There have traditionally been three parties involved in a real estate transaction - the vendor, the buyer, and the agent.
Now a fourth party is commonly playing a role - the buyer's advocate.
Both investors and home buyers are turning to the services of buyer's advocates to help them navigate the often time-consuming process of finding and securing a property.
Advocates, or buyer's agents as they are also known, are popular in the US and are becoming more common in Australia.
Peter Nicolls, the director of KR Peters, said he has met advocates who are representing as many as 135 active buyers.
Most buyer's advocates are former real estate agents who are experienced and knowledgeable about all facets of the industry.
A buyer's advocate will inspect properties, evaluate recent sales data, arrange inspections such as building and pest, negotiate price and terms with the agent, bid at auction, oversee contacts and arrange settlement.
Advocates are often the first to receive information about upcoming listings and have access to the entire market, including off-market listings.
They save clients time, eliminate stress and frustration and act without emotional attachment.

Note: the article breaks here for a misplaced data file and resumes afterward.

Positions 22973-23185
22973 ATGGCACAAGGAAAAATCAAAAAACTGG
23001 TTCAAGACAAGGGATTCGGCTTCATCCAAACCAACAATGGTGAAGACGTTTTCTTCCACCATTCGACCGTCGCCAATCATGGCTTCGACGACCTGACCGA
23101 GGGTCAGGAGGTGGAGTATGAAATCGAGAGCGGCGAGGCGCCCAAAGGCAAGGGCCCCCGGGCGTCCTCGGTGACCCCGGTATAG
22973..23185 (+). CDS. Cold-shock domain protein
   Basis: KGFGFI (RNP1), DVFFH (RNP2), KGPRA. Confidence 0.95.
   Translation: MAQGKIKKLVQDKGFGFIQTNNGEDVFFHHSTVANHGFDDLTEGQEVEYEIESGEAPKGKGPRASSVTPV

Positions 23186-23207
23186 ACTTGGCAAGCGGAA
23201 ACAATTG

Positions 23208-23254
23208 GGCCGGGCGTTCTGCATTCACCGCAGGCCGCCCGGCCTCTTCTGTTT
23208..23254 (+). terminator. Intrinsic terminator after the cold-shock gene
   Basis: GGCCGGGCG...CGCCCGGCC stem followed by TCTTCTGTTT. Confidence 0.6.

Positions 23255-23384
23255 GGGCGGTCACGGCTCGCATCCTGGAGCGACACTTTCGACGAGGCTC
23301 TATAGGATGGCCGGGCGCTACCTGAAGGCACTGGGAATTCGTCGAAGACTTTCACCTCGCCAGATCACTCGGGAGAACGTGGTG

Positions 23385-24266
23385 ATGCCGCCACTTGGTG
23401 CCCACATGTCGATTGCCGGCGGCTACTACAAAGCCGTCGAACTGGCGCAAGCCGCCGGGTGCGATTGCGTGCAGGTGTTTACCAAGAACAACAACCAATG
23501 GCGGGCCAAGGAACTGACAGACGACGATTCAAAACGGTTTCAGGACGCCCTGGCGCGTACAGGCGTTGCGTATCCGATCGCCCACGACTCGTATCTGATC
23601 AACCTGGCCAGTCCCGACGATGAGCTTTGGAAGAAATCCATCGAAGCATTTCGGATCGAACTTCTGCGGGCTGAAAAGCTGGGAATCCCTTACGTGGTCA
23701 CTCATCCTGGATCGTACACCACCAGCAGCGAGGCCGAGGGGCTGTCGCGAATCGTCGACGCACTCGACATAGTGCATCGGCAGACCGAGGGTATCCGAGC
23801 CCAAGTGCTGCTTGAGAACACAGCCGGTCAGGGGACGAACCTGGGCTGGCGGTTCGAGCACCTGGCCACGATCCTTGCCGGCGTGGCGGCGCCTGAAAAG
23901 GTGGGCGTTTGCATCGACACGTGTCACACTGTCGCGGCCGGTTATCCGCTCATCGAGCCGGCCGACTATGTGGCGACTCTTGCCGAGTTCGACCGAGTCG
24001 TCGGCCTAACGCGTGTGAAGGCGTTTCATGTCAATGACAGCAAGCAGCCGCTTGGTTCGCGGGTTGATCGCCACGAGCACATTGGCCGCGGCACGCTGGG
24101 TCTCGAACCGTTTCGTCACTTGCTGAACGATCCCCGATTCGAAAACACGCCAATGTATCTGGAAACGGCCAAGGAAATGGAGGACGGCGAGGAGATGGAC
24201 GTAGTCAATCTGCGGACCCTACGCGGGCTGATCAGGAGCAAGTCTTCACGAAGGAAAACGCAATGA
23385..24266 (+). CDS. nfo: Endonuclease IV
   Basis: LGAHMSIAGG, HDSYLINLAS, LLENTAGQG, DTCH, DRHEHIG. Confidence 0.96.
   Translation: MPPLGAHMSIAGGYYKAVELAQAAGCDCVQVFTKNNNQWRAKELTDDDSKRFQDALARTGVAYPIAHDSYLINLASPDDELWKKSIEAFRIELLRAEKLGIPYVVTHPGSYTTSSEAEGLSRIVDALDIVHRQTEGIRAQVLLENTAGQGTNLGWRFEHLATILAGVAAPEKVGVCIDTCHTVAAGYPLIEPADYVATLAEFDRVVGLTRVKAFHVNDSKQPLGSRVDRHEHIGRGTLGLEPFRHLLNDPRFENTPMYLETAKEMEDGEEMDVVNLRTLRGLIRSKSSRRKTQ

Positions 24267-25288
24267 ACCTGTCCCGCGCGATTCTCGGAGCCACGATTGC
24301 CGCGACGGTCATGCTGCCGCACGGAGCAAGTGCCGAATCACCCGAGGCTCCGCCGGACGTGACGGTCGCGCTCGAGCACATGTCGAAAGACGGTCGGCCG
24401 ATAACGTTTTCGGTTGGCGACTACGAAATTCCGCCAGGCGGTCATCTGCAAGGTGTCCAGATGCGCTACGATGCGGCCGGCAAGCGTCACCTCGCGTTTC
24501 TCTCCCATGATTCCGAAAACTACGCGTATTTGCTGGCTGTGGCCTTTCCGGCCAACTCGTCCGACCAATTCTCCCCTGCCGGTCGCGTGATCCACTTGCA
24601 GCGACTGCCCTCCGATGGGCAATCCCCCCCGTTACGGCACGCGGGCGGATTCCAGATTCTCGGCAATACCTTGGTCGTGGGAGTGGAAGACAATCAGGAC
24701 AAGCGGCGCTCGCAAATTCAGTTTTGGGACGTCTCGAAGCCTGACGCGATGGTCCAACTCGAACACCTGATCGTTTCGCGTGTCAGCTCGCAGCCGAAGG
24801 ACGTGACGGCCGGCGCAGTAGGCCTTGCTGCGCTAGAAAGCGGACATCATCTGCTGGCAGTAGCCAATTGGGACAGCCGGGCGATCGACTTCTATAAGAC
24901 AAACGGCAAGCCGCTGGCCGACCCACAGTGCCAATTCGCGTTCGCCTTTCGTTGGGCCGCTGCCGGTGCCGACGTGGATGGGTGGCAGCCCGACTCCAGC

Importantly, they can also provide their client with anonymity.
"Most buyers don't want to show their hand, they hold their cards close to their chest. They prefer to have someone else as their spokesperson," said Mr Nicolls.
According to Choice.com.au, there are several things to consider when engaging the services of a buyer's advocate:
Mr Nicolls says an increasing number of sales negotiated through his business now involve a buyer's advocate.
He said advocates can be good for those who are not in the market on a regular basis as advocates understand how the real estate game works. Their aim is to ensure their client makes the right purchase and doesn't overpay.
"The other reason people use them is because they are time poor professionals like lawyers or doctors, or they live interstate so they don't have the available time to go out and do all the work," Mr Nicolls said.
"People moving here from overseas also find advocates useful. There are up to 35,000 Australians overseas, many in the process of moving home. Engaging the services of an advocate provides them comfort and surety that they will not overpay."
He said a good advocate acting on behalf of an investor will factor in investment rental return, research competition in the area and make sure the property has potential for capital growth.
"They go to a lot of trouble to pick the right property for their client, one that will grow in value and create wealth."
He said in some scenarios, the client will inspect potential properties then get the buyer's advocate to step in and negotiate.
"Agents understand they need to work with advocates. At the end of the day, the advocate doesn't want to waste their client's time or their own time. My advice to my team is to work with advocates and assist them."
"At the end of the day it's about getting a sale with every party having a 'win-win' outcome."
To discuss the advantages of using a buyer's advocate phone Peter Nicolls on 0418 311 048.